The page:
01 of 06
You can affect the future blossoms of your rose bush before the plant even goes in the ground. Pamper your roses by placing them in a garden spot that has excellent drainage. Test the future garden site of your rose bush by digging an 18-inch hole and filling it with water. If the water hasn’t drained away after two hours, consider building a raised bed or choosing a different site.
Find a site that is sunny for at least six hours each day. Roses need direct sun to generate the energy necessary for abundant blooms. Diseases and pests plague roses weakened by shady conditions.
Don't plop your rose into a hole and simply refill with native garden soil. Excavate an 18-by-18 inch-planting hole, and backfill the hole with a mix of 50% garden soil and 50% compost and peat moss. This lightweight soil blend encourages the development of feeder roots.
02 of 06
Plant Reblooming Rose Varieties
Gardeners seek out heirloom roses for their hardiness and renowned fragrance, but old rose varieties don’t rebloom as reliably as their descendants. Top choices for roses that rebloom profusely throughout the growing season include:
03 of 06
Deadhead Rose Bushes
Letting roses form hips, which contain seeds, is a signal to the rose bush that the growing season is finished. Removing spent blossoms signal the plant to produce more blooms in its effort to make seeds. Cut the spent bloom back to the first cluster of five leaves to keep the plant bushy and compact.
Deadheading once-blooming roses, like old-fashioned Alba and Gallica roses, does not result in additional flowers. These roses bloom heavily one time per year, but have other advantages, including vigor, high petal count, vibrant colors, and rich fragrance.
04 of 06
Control Rose Diseases
Black spot, mildew, and rose rosette disease do more than disfigure rose bush leaves and cause leaf drop: these diseases weaken the entire plant, taking away the energy needed to produce bountiful blooms. As the season progresses, and temperatures and humidity increase, most roses will experience some signs of disease.
Control disease by spraying at the first sign of symptoms. Some gardeners choose to use systemic treatments at the beginning of the growing season so that new growth is instantly protected from fungi. Use the right product: preventatives are best for healthy roses, while curatives aim to knock out active disease.
Keep your rose leaves dry by watering at the base of the plant. Fungi need a moist environment to penetrate leaves. Remove any dead or diseased foliage to deny spores a place to spend the winter. Good garden hygiene also controls pests that spread disease.Continue to 5 of 6 below.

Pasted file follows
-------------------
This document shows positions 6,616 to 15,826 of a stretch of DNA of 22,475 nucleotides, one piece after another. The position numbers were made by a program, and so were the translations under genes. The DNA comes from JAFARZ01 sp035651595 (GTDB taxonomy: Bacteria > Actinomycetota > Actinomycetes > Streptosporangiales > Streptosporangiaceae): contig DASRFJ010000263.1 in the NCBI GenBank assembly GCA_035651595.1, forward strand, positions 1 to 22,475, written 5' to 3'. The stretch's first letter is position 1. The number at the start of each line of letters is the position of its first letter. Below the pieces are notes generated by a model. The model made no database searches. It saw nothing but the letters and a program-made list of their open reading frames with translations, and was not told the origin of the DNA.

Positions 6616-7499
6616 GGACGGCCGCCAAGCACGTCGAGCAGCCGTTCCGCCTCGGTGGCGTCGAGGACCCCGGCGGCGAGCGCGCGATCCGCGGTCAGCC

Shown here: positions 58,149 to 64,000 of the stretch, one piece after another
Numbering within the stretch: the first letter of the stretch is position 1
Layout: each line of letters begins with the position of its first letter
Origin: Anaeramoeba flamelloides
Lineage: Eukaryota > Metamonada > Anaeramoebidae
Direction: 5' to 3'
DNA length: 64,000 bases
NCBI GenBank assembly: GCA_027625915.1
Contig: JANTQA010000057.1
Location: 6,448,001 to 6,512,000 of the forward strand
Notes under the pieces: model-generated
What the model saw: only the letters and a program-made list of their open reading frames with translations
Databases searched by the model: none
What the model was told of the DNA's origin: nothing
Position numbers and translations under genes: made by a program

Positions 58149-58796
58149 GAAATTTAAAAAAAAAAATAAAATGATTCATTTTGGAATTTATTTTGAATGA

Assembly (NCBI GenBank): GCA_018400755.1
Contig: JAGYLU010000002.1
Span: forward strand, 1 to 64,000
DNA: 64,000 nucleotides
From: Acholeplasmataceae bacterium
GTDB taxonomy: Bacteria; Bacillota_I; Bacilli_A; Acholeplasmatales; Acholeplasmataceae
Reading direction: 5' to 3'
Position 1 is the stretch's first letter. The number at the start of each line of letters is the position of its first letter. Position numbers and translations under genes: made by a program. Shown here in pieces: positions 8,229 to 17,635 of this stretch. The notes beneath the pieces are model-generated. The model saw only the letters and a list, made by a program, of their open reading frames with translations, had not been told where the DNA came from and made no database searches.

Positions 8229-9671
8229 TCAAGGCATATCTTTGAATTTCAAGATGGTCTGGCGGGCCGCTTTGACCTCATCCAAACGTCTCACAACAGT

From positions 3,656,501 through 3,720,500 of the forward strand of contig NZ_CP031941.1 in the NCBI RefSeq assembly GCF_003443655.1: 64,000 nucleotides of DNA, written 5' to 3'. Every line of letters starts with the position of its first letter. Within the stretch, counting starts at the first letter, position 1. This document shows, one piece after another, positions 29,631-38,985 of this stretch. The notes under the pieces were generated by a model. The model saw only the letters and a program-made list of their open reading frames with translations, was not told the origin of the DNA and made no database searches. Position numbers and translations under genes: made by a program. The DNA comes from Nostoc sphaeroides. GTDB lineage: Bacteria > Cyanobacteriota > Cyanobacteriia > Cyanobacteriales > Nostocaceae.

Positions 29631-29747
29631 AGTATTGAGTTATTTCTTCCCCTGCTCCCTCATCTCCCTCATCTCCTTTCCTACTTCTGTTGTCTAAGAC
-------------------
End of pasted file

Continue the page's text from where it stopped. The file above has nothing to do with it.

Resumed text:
05 of 06
Pests decrease the bloom count on roses in two ways: by weakening plants, and by eating the blossoms themselves. A systemic pesticide, like acephate, protects tender new growth from aphids, mites, thrips, and whiteflies. Other pests like rose sawfly are less common but equally devastating in the flower garden.
Organic options like neem oil or insecticidal soap are options for rose bushes adjacent to vegetable gardens. Don't roll your eyes at the mention of beneficial insects as an effective way to control rose pests as well. A generation ago, that's all rose lovers had to rid themselves of bad bugs. Chemicals kill off the good insects with the bad, creating an imbalance in the landscape that welcomes more pests. Use pesticide sprays as a last resort; a few ragged leaves won't lessen your bloom count.
06 of 06
Roses are heavy feeders, and roses that bloom throughout the season need at least three fertilizer applications. A balanced, 10-10-10 fertilizer provides nitrogen for healthy foliage, phosphorus for vigorous roots, and potassium to promote blossom formation. Additionally, you can apply nourishing mulches like leaf mold, compost, and rotted manure to keep roses happy.
You should apply the first fertilizer application as the plants begin to break out of winter dormancy. Two more applications in mid-June and mid-July keep the flower show going. Stop fertilizing in August to allow the plants to prepare for dormancy.